Solitary confinement, a necessary tool?
Solitary confinement has many faces within Connecticut Department of Correction. Faces include administrative segregation, security risk-group, chronic discipline, administrative detention, transfer detention, punitive segregation, special needs, restrictive housing and Level 5 prisons where solitary is simply a regular course of housing.
Some 45% of those held in restrictive housing have a diagnosed mental illness according to a report from DOC in 2018. According to that same report, 77% of people held in restricted housing were African-American and Hispanic; 82% of those held in administrative segregation are African-American and Hispanic and 88% of those held in SRG (security risk group) status are in the same group.
Although African-Americans and Latinos make up less than 20% of Connecticut’s general population, they make up a huge percentage of prisoners held in restrictive housing. This tells us that not only is the practice of isolating prisoners sadistic, it is racist in practice as well.
In Northern Correctional Institution there are reportedly 78 prisoners with 139 officers supervising them. Prisoners are held in their cells 23 hours a day and when allowed out for a shower or recreation they are shackled, so the need for so many staff in proportion to prisoners is questionable. The 139 officers do not include medical or mental health staff. The 2019 budget for Northern alone was $17.5 million.
According to international law solitary confinement is defined as keeping people locked up 22 hours a day or more. In Connecticut, several facilities house people for 22 or more hours a day. Not all are like Northern where the harshest conditions exist. Several keep people caged on a regular, non- punitive practice including Manson Youth facility which is under federal investigation related to the harsh conditions under which our youth are held. Garner Correctional Institution is another facility that keeps serious mentally ill persons locked up 23 hours a day. Garner reportedly houses over 500 prisoners who suffer from chronic mental illness. Many are pre- trial detainees.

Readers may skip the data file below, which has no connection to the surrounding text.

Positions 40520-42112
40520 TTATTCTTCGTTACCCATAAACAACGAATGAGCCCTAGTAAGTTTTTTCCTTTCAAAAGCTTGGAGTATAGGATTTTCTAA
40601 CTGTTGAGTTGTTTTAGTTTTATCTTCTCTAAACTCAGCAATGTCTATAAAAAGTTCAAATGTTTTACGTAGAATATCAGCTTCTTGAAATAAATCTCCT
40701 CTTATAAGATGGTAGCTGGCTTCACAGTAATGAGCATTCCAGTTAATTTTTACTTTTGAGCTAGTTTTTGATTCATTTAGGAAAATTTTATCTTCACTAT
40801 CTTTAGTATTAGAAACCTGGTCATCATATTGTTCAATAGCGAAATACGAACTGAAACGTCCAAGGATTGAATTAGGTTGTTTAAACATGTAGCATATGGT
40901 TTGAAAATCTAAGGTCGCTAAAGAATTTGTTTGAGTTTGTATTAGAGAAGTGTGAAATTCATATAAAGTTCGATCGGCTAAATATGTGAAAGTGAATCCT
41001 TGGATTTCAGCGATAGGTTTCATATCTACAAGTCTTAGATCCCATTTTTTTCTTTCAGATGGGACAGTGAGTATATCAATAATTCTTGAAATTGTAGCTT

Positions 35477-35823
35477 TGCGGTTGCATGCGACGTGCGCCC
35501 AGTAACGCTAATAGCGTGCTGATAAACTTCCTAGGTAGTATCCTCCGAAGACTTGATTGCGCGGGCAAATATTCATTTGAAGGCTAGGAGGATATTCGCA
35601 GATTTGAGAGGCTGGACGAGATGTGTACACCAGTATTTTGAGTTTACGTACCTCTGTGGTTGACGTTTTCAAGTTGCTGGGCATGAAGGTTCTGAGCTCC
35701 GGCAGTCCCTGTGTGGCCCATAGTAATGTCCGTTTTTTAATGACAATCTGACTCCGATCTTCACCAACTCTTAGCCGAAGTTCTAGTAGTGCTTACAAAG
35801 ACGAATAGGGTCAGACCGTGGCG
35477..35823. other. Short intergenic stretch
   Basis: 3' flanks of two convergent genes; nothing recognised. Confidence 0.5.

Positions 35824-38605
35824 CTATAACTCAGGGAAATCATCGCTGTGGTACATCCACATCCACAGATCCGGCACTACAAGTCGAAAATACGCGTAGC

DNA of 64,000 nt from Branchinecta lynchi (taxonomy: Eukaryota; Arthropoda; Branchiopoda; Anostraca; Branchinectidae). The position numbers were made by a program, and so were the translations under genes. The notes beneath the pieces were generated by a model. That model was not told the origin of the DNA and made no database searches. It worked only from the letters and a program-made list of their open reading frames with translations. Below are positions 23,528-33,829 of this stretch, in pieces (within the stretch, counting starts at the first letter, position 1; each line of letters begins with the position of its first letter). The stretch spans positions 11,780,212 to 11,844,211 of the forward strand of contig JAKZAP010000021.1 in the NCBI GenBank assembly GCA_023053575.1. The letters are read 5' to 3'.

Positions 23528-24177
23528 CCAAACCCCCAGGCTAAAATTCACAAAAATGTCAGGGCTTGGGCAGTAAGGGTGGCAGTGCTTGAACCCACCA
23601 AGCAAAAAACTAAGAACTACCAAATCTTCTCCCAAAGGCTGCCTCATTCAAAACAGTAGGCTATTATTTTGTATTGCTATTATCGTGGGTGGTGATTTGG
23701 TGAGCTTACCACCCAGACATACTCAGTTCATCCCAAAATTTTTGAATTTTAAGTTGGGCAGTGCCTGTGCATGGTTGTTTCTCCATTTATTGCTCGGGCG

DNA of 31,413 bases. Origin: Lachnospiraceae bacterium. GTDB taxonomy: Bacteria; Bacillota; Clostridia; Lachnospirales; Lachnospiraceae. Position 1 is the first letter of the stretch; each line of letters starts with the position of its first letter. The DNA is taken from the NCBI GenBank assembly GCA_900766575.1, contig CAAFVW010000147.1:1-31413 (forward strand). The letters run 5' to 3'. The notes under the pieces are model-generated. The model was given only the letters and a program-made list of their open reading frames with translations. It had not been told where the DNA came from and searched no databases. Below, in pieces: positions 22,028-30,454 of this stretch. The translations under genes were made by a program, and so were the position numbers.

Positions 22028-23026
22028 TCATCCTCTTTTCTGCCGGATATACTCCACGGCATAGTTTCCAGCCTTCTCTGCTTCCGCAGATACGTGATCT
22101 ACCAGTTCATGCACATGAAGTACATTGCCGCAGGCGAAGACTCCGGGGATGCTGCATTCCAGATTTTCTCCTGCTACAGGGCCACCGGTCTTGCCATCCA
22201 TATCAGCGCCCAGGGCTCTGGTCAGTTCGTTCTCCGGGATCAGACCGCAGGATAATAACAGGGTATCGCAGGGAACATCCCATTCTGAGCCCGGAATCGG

Northern is marketed as a necessary tool for housing the worst of the worst, the uncontrollable prisoners who have murdered other prisoners and assaulted staff. A closer look will reveal there is much more going on below the surface, closed to the public eye.
Northern breeds and exacerbates mental illness. It leaves people broken in spirit and mind. Prisoners experience hallucination, hear voices, experience suicidal and homicidal ideation, and over time lose their grip with reality. Many attempt suicide as a desperate attempt to escape the torment. Once released, many suffer post-traumatic stress disorder, anxiety, depression and end up homeless on the streets coping with their ordeal with alcohol, prescription drugs and street drugs. Many end up on psychiatric units on a regular basis.
Solitary confinement leaves lifetime emotional and psychological scars.
According to psychiatrists the brain begins to function in a different manner within days of isolation. After 15 days, many will experience irreversible brain damage. International law forbids the use of solitary confinement as a punishment.
When we are aware of these facts yet continue the practice we as a society must ask ourselves have we lost our humanity or is it that we do not recognize the humanity of those whom we oppress. There is absolutely no place for a place like Northern in a civil society. Several states have banned or significantly reduced the use of isolation as a tool for managing prisoners. Connecticut is behind in making those changes and as of recent press conference Corrections leadership reportedly has no plan to end solitary confinement nor shut down Northern.
Society is judged by how they treat their most vulnerable. What does that say about Connecticut if we turn a blind eye and a deaf ear to the torture of our citizens, young and old?
Barbara Fair lives in West Haven.
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